27/9: Hmmmmmmm, first shelter I’ve come across so far with a vermin problem. Failed to get much sleep due to a mouse epidemic. Mice trying to get into my rubbish bag on the picnic table several times, knocking over Lindsay’s cooking pot with a loud clang. Scurrying across the roof & sounded like something was gnawing or scratching wood loudly. Daisyfish flashed her head torch about couple of times to pinpoint the culprits. Only kept us two awake. Deb was fast asleep in the middle. Ambles was dead to the world as was Lindsay & the other culprit keeping me awake was John snoring loudly below me constantly for the better part of the night. Then I also had to get up to go to the toilet twice.
When I finally dozed off, probably only got a few hours sleep in, then Ambles nudged me at 5am. Nope! Wasn’t getting up, was tired & grumpy, stayed in bed another 20 minutes. The sleeping bag liner is much more constricted. I can barely move now, & it doesn’t have a hood so I used my food bags to stop my pillow from wandering off. But yes, it is a lot warmer inside my liner now. So in our group we have Lindsay, whom we first thought odd guy, but we have gotten to know him & he’s a pretty nice bloke we have conversations about walks in NZ and the Camino. He started on his own & met John, whom is from Goondiwindi hiking on his own. They both formed a friendship & have now been travelling together. Lindsay is always first to be ready, backpack on, poles in hand, full balaclava on face, dressed head to toe, waits for John, then off they go, usually don’t catch up to them until the next campsite. John is a pretty nice easy going guy, easy to talk to & joke with. The mice managed to chew a hole in his food bag unfortunately at least they didn’t get to his food. The two guys left first, followed by Daisyfish keen on an early start. We left before Deb & Mel, both inspiring women to meet, Deb is actually planning on doing the Bicentennial walk 5000kms from Qld to Victoria in the coming years. Will take her 8 months! Last out is Lisa & Geoff from Welly, NZ. They are comfortable tenters which I wish we were, we don’t see much of them. They are either at their tent enjoying their privacy or passing us on the track. Sometimes they join us at the picnic table & are friendly to chat with. Then you have me & Ambles in the mix, our trail group compliments each other nicely.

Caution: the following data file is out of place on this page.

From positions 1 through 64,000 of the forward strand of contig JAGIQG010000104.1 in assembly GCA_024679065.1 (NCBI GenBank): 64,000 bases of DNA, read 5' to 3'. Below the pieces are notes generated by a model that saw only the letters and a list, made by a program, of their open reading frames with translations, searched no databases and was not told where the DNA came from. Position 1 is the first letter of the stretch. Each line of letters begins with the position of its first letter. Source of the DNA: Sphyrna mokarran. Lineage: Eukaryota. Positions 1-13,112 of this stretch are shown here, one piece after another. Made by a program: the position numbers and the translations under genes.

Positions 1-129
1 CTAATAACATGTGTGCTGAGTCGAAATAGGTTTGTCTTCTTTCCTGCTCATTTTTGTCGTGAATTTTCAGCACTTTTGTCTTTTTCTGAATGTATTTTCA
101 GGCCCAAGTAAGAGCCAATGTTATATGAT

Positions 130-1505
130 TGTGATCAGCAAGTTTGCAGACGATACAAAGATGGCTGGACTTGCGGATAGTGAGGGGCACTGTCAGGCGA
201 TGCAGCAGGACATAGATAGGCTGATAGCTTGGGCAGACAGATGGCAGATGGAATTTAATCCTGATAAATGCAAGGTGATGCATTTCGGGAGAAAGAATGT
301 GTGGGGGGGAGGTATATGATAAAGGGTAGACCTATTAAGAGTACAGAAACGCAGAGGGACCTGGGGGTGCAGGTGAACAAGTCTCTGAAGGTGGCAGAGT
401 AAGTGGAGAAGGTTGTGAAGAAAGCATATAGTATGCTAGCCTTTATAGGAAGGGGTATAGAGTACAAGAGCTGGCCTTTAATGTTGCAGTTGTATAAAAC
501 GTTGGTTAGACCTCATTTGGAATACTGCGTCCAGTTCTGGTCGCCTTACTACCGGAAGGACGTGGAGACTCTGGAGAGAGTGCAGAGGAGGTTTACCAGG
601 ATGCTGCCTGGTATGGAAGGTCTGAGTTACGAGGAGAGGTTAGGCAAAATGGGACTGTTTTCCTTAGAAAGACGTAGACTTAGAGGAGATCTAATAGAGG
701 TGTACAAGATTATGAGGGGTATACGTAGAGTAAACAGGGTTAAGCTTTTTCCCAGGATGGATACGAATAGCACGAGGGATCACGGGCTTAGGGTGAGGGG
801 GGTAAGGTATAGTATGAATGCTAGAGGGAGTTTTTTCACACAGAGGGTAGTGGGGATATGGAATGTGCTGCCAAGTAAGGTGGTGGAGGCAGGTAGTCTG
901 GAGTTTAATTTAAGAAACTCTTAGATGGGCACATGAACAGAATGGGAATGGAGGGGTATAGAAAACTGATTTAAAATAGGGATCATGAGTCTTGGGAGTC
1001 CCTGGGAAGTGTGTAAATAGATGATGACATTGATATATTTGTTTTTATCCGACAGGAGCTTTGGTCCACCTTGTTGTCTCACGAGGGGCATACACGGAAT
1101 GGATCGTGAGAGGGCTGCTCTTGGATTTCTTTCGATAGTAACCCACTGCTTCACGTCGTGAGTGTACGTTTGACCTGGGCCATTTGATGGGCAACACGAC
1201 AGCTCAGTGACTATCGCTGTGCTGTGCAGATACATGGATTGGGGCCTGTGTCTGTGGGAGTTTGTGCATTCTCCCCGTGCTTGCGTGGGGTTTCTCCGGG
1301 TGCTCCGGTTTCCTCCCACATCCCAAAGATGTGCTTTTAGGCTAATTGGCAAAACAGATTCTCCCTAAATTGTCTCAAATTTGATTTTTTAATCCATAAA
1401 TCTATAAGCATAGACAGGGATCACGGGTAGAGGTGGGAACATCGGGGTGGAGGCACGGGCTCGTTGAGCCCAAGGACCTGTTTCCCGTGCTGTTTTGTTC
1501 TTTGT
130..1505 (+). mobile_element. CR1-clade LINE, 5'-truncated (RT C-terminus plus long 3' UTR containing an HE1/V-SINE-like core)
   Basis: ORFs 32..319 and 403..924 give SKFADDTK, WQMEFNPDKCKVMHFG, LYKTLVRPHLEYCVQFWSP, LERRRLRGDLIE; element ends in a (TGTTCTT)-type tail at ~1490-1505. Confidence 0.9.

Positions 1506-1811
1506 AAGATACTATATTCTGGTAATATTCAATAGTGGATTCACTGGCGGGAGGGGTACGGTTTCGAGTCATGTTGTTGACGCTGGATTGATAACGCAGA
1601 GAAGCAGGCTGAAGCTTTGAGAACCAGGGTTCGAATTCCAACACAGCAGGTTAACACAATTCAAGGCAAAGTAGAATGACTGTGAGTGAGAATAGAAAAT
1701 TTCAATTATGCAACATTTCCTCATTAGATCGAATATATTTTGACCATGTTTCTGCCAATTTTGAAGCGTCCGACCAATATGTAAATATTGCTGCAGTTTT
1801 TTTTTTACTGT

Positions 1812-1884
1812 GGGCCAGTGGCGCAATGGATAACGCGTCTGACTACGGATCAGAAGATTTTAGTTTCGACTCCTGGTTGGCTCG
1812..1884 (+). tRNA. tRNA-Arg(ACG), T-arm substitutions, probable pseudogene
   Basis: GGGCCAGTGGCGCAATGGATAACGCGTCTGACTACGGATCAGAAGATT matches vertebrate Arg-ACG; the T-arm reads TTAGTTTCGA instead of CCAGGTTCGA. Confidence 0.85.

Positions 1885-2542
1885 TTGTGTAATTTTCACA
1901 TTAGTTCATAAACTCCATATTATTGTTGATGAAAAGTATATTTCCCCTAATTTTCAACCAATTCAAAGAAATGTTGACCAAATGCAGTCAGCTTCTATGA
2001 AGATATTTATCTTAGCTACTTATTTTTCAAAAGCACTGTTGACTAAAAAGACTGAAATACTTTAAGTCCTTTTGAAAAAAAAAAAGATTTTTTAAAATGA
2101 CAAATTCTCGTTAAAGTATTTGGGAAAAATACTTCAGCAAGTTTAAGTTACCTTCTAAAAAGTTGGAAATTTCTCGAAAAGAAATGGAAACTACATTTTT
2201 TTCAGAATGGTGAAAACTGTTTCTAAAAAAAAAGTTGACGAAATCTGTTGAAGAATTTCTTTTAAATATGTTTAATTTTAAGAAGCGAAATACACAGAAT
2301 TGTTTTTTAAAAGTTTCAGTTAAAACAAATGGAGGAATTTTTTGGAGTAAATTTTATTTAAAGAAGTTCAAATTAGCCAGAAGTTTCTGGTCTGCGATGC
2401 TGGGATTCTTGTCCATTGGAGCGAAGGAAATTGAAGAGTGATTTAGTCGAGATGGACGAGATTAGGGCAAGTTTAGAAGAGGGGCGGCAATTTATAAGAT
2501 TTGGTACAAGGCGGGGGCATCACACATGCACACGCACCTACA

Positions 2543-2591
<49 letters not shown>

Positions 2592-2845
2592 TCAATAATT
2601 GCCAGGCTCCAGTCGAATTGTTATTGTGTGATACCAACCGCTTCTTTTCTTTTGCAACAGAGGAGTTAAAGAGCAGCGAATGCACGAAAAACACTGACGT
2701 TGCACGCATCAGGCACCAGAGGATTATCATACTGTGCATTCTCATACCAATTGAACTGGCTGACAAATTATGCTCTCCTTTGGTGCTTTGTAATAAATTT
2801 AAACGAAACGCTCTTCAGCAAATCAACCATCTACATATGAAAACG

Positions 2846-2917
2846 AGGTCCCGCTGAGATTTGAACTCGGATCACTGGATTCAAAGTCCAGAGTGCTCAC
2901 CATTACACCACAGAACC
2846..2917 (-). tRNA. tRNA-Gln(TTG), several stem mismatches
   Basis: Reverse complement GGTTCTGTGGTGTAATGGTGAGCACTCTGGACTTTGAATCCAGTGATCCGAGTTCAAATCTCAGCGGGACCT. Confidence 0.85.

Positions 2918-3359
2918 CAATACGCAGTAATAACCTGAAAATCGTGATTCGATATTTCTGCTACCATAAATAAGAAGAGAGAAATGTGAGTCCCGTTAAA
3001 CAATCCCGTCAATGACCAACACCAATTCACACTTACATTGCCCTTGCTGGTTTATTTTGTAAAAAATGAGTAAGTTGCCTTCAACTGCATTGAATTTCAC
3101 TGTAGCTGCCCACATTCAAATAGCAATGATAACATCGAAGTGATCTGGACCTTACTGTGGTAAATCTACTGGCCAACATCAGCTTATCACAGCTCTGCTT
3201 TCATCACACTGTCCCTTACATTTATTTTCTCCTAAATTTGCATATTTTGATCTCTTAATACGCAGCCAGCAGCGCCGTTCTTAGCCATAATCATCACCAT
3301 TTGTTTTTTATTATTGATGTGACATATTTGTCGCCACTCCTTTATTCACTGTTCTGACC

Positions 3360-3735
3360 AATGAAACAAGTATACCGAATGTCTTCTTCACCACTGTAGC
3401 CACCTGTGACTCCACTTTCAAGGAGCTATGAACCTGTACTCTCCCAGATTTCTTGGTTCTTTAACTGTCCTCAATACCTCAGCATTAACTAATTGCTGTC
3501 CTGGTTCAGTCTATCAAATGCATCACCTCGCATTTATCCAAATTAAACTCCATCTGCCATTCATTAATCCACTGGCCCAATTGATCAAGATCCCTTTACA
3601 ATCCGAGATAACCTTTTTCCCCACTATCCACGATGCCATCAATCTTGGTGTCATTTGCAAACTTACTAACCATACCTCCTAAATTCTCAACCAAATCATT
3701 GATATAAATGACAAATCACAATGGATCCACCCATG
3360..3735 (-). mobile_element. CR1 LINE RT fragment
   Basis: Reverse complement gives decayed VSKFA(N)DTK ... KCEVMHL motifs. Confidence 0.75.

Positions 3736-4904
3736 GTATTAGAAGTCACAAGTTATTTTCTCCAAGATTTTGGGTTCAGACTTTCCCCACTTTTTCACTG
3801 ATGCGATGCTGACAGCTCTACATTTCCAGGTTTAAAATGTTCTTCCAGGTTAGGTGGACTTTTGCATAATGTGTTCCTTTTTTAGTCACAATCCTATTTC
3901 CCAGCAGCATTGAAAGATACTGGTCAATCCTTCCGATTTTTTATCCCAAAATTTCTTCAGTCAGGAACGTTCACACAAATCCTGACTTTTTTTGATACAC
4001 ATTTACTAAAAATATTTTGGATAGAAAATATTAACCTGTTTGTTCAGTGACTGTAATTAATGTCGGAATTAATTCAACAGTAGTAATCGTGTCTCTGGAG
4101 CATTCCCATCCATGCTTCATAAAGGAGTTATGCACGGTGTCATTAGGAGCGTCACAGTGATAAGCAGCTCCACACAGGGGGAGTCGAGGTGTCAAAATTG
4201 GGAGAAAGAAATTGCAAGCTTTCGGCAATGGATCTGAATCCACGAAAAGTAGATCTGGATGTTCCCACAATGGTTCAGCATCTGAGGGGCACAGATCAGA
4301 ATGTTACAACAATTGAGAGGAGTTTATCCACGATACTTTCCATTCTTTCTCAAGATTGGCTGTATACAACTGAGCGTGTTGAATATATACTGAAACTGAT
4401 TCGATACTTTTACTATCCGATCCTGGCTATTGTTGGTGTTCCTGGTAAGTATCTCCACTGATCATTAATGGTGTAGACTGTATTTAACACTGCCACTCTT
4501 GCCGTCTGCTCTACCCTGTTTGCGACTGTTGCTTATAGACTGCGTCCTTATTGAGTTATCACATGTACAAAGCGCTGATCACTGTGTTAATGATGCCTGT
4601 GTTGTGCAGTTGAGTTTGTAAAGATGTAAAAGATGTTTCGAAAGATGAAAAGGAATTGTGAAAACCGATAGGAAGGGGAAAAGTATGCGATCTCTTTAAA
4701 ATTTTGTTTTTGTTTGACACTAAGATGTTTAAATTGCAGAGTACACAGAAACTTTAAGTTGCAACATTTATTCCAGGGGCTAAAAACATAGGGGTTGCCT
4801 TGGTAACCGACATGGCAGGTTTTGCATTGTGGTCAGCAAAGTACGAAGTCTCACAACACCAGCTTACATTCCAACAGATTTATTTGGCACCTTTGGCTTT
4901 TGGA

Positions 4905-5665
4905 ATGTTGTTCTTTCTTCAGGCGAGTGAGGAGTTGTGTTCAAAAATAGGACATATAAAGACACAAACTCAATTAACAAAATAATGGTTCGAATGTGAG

So I was happy to meander along today. It was a too long 24.2kms so knew it was going to be a painfully long day. Ambles complained he was getting a cold & it must be from me after my cold 4 weeks ago! Yeah right 😆My backpack felt full of bricks, even after I offloaded some food to Ambles whom offered to take extra weight. Spotted two new Orchid flowers & was snapping photos. Got me Orchid eyes on now😊. Then Ambles continued ahead, didn’t catch him for like 2 odd hours. Was walking alone, enjoying the cool morning, pleasant forest walk. Didn’t see anyone until I got to the lovely Green Island camping grounds where Daisyfish was taking a break. She asked did I see her arrows pointing to the orchids? I noticed Orchids but not her arrows. I’m so observant sometimes 😏. This is common for hikers in front to leave arrows pointing to something of interest or a turn in the track not clearly marked. I continued onwards into the marshes on a narrow goat trail right by the river. Ended up seeing Ambles at One Tree Bridge, which is a display of the remains of One Tree Bridge, a fallen Karri made into a bridge. Also had toilets there & picnic table so I had a break, Ambles kept going mumbling about walking on his own, but he chose to not take a break & he is walking too fast! I had too much a break, Daisyfish had gone by followed by a loud crashing sound of some tree or large branch falling down somewhere nearby & I was taking up the rear as I increased speed to catch up. Low & behold – I spotted Ambles lying on his mattress he had blown up right in front of the halfway sign. Daisyfish had also put down her ground sheet taking a rest. Ambles was like, “Well I was waiting 15 minutes!” We had made it halfway – 501kms! We only another 501kms to go!😁